N. Auburn evacuation halts Placer County vote count

County clerk says ballot security measures in place while building emptied
By: Gus Thomson, Journal Staff Writer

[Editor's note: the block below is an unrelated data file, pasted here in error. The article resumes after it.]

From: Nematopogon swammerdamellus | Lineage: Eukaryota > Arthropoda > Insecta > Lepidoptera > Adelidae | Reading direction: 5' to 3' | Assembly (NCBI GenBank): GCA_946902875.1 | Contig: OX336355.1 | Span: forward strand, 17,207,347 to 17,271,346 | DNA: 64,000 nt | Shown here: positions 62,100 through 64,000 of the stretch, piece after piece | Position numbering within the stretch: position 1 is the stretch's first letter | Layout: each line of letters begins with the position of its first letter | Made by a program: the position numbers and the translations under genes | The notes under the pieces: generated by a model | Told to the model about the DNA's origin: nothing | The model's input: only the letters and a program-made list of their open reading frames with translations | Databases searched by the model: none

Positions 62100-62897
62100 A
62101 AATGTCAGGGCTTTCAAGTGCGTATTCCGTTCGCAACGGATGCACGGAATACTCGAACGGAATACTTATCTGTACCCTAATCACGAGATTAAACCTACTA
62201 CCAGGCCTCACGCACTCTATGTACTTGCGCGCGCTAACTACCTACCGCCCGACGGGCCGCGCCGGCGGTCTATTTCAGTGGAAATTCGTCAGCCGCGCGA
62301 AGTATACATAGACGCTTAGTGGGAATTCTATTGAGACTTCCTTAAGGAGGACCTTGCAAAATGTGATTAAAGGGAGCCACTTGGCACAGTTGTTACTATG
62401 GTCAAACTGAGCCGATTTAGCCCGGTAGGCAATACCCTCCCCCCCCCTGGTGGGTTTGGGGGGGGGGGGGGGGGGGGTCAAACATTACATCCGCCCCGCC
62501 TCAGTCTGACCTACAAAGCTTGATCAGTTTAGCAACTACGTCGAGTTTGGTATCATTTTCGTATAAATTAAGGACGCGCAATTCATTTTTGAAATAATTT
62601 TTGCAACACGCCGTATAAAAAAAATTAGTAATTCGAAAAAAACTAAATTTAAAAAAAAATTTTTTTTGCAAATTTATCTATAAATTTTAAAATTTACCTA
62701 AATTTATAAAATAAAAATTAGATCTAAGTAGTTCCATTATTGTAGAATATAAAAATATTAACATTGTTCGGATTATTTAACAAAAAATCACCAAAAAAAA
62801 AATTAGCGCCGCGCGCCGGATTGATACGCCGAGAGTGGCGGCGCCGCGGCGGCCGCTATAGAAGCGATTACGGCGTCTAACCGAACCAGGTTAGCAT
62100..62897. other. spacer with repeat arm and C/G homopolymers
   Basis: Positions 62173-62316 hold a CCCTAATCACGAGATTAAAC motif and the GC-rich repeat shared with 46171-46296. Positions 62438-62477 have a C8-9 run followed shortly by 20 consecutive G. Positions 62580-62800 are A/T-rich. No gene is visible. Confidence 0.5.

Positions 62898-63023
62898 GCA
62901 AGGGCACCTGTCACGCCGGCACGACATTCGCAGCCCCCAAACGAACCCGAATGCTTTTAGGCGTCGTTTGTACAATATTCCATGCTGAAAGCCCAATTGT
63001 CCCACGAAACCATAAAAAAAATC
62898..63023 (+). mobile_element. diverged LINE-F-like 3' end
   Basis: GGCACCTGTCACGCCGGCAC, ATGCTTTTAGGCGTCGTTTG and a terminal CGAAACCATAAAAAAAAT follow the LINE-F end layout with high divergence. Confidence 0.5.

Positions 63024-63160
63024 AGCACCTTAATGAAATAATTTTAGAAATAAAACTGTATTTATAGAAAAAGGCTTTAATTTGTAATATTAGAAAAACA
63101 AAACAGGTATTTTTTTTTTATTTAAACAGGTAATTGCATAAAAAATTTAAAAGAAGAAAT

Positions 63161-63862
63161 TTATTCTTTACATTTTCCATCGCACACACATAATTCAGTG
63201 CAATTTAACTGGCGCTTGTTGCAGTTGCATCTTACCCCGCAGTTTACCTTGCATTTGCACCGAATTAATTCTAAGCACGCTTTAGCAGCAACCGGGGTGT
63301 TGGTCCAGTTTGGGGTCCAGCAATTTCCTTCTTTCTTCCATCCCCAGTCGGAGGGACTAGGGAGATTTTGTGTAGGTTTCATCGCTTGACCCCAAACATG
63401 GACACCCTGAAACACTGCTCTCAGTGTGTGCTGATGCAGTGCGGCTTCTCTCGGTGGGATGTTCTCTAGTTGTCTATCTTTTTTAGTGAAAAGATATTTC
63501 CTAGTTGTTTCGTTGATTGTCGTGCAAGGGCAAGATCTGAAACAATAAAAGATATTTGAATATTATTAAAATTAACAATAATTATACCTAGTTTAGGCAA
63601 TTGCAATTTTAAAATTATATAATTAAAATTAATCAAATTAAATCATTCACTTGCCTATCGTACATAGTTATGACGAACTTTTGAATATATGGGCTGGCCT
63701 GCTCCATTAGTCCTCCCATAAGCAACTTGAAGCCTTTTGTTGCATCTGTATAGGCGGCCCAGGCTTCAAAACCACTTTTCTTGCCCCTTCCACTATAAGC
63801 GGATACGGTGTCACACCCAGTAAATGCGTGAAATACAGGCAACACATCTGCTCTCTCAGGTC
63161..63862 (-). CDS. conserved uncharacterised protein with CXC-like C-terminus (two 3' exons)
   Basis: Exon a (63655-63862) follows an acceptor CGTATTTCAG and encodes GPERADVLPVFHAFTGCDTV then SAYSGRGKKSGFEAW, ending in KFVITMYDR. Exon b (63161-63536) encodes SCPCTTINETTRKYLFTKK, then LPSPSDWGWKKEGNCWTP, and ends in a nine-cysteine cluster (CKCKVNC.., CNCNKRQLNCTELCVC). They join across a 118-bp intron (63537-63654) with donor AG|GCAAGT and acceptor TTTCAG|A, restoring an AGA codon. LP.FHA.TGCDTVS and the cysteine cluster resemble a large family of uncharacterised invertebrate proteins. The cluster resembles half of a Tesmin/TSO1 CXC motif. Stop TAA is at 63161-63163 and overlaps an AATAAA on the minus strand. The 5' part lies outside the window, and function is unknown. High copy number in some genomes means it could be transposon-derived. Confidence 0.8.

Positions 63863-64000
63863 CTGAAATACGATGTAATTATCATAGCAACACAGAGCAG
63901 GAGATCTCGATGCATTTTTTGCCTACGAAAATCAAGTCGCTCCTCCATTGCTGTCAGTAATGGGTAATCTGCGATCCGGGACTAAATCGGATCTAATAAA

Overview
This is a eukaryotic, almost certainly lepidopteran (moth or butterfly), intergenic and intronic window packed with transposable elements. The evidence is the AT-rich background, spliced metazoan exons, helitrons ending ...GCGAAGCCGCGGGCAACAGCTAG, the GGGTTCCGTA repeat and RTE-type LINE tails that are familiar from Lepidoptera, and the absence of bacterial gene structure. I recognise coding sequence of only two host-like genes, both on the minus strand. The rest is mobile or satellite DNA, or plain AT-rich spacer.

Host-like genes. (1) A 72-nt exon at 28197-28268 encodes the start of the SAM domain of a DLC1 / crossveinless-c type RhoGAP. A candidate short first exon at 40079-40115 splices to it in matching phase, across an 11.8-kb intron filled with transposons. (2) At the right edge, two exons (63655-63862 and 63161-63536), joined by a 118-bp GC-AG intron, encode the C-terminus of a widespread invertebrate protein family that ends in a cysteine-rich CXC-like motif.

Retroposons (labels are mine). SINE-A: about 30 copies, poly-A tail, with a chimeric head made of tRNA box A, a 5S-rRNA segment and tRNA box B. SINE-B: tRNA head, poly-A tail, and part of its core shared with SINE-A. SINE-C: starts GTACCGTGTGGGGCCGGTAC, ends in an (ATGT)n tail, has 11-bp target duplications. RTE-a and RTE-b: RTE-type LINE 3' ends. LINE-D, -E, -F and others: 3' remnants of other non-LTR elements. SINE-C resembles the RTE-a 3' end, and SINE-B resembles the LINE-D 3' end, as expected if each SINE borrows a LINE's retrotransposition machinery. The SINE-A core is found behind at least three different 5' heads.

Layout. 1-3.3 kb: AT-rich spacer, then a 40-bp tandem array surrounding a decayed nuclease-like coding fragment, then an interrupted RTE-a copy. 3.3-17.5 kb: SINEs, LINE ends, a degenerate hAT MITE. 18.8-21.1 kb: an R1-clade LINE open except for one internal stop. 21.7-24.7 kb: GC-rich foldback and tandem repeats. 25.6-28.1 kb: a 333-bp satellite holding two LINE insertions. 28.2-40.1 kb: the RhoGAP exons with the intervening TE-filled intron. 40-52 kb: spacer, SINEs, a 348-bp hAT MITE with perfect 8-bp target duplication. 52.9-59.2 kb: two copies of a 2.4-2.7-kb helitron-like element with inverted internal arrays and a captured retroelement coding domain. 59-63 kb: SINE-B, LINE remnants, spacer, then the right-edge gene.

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Placer County’s Nov. 4 election ballots were secure and safe during a two-hour evacuation Thursday of North Auburn’s Finance Administration Building caused by a ruptured gas line, elections chief Jim McCauley said. The evacuation order came shortly after a backhoe operator dug into a four-inch-diameter natural gas pipe during excavation work at a new parking lot at the Placer County Government Center. The gas-line leak was reported shortly after 8 a.m. by one of the workers on the site and about 200 occupants of the Larry Oddo Finance Administration Building and the nearby Child Welfare Building were evacuated, county spokesperson Anita Yoder said. Among the evacuees were county elections division employees and about 20 Republican and Democratic party observers watching over ballot-counting procedures in the tightly contested 4th congressional district election. Republican candidate Tom McClintock had less than a 1,000-vote margin over Brown, with both sides saying they’re confident of victory. McCauley said that the ballots and election equipment were secure after the building was evacuated. The ballots were locked down as the evacuation took place and county sheriff’s department personnel guarded the buildings to keep people out, he said. The building has a system of 18 cameras that keeps a continual visual record, 24 hours a day of activities inside, including what occurs in each elections division room, he said. “We can replay everything visually that happened in the building,” McCauley said. The building also has three separate alarm systems, he said. “Placer County residents can go to bed at night knowing their ballots and the integrity of the election are safe,” McCauley said. The buildings were cleared for re-entry shortly after 10 a.m. following a sweep by firefighters. Gas sensors were used to determine whether air quality was good enough to return. With a faint aroma of the “rotten-egg” mercapton chemical still in the air, county workers – and election volunteers – were soon back to their duties. Todd Stenhouse, spokesman for the Charlie Brown campaign, said he felt ballots had remained secure during the time of the evacuation. “I have every confidence in the elections department’s work and security measures at this time,” Stenhouse said. The Journal’s Gus Thomson can be reached at